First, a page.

Stuck in the mud? Don’t let your business get bogged down by soggy conditions
Muddy conditions can spring up any time of year, but they’re especially prevalent (and costly) in the spring. The risks to businesses are trifold, including loss of production, equipment issues, and potential for employee injuries.
Delays in work
Let Mother Nature win this round – Sometimes, it’s just too muddy to work. Depending on your project, soil type, and degree of saturation, you may need to focus on other tasks for a period of time like maintenance or safety training.
Environmental concerns – Check erosion control systems around your worksite at least every two weeks and after every rain. Runoff and damage to adjacent properties can be costly consequences for business owners.
Watch the weather – If rain or thawing conditions are in the forecast, plan your work accordingly. Prioritize tasks that will become difficult during muddy conditions, and communicate potential risks with the teams impacted.
Don’t get stuck – Sounds simple, but moving heavy equipment in wet conditions is tricky. Be extremely cautious against slipping, tipping, and lack of traction. This can seriously damage large equipment, not to mention the cost and time associated with recovering mired machinery.
Organize your site for effective mud management – Gravel, silt fences, wattle, filter socks, and erosion control blankets can help you organize and manage your site by encouraging water flow away from work areas.
Don’t underestimate the weight – It may sound silly, but how much more do your materials weigh when wet? If you’re hauling or lifting supplies, make sure you are taking into account the additional water weight when operating equipment and traveling on roads.
Slips and falls – Slips and falls are always a concern, and mud can be just as slippery as ice or wet surfaces. Use three points of contact when entering or exiting vehicles and equipment. Feet stuck in mud can lead to falling at awkward angles.
Sprains and strains – Sprains and strains can be more painful than broken bones. When pulling a foot out of mud, don’t yank. Work it back and forth with gentle force to remove it.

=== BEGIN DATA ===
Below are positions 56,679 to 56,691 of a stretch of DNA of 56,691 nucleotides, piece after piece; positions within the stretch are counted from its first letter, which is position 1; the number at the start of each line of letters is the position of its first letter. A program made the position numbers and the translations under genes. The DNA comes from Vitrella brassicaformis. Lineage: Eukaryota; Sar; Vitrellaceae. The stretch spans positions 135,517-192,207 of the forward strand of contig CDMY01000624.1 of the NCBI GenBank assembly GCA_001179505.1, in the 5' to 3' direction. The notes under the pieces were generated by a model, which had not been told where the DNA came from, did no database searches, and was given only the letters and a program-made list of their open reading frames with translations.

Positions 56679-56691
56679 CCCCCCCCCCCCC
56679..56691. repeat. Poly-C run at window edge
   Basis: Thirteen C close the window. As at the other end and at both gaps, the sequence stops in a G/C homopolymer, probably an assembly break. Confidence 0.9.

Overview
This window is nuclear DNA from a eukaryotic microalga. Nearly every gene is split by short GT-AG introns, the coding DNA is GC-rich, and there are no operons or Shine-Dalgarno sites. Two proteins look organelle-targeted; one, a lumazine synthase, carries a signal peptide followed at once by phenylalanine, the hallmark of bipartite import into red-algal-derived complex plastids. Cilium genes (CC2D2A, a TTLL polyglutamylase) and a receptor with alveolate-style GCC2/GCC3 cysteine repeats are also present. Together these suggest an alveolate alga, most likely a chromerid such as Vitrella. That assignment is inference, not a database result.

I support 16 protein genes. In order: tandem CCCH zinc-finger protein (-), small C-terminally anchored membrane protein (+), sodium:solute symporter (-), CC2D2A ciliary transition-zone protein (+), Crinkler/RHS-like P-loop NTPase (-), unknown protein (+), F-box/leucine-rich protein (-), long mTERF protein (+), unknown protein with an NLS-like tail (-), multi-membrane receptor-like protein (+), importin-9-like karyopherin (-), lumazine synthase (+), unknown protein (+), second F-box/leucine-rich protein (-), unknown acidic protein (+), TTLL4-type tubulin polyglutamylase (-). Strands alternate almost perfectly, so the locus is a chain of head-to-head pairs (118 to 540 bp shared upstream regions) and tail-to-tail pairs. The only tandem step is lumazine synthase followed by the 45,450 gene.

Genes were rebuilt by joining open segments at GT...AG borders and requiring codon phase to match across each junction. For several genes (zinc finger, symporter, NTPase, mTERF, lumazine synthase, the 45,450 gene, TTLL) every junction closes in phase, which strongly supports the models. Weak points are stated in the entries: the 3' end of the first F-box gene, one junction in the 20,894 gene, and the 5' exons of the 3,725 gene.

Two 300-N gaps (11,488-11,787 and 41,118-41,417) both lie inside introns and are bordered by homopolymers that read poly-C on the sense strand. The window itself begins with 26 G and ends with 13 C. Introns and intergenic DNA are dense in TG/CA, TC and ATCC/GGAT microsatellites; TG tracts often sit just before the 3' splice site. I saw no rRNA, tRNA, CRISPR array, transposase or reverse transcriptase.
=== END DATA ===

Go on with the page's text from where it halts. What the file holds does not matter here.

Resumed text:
Proper footwear – Encourage proper footwear including mud boots with substantial treads. Provide ways for employees to clean mud off their boots before climbing on equipment, and encourage good foot hygiene in wet conditions.
If you have Workers’ Compensation coverage from SECURA, you can speak with a nurse 24/7 for advice on how to evaluate and treat minor injuries like sprains and strains at no cost.
Delayed flights and lost luggage often headline the list of concerns for travelers, but they are minor inconveniences compared to severe illness, missing prescriptions, or serious injury away from home.
The time to prepare for sickness is before germs hit your team. Illnesses can happen anytime, but flu season generally peaks between December and February, although it can stretch from October through May. Consider how you canprevent an outbreak and how you can respond quickly to limit the impact and costs to your business.
When Jenny VanDeHei left for college to study business, she thought she had picked her last stone and fed her last calf. She loved the family farm she grew up on, but she saw her future as an accountant, in an office building in the city, far from the country fresh smell of cow manure.
When you’re born into a farm family, on the job training begins the moment you can walk. You learn quickly where it’s safe to play, not to startle the animals, and that there’s always a way you can help – no matter your age. Curt Weis, Manager – Farm and Agribusiness Training, can attest to this because he earned his keep by working on his family’s farm right up until he left for college.
Patti Lemke, Sr. Agribusiness Underwriter, spent her entire young life living and working on a farm. Her parents owned and operated a small farm in Eden, Wis. that milked 65 cows in a stanchion barn, and she worked on a large dairy farm that milked 700 head from the time she was 14 until she left for college.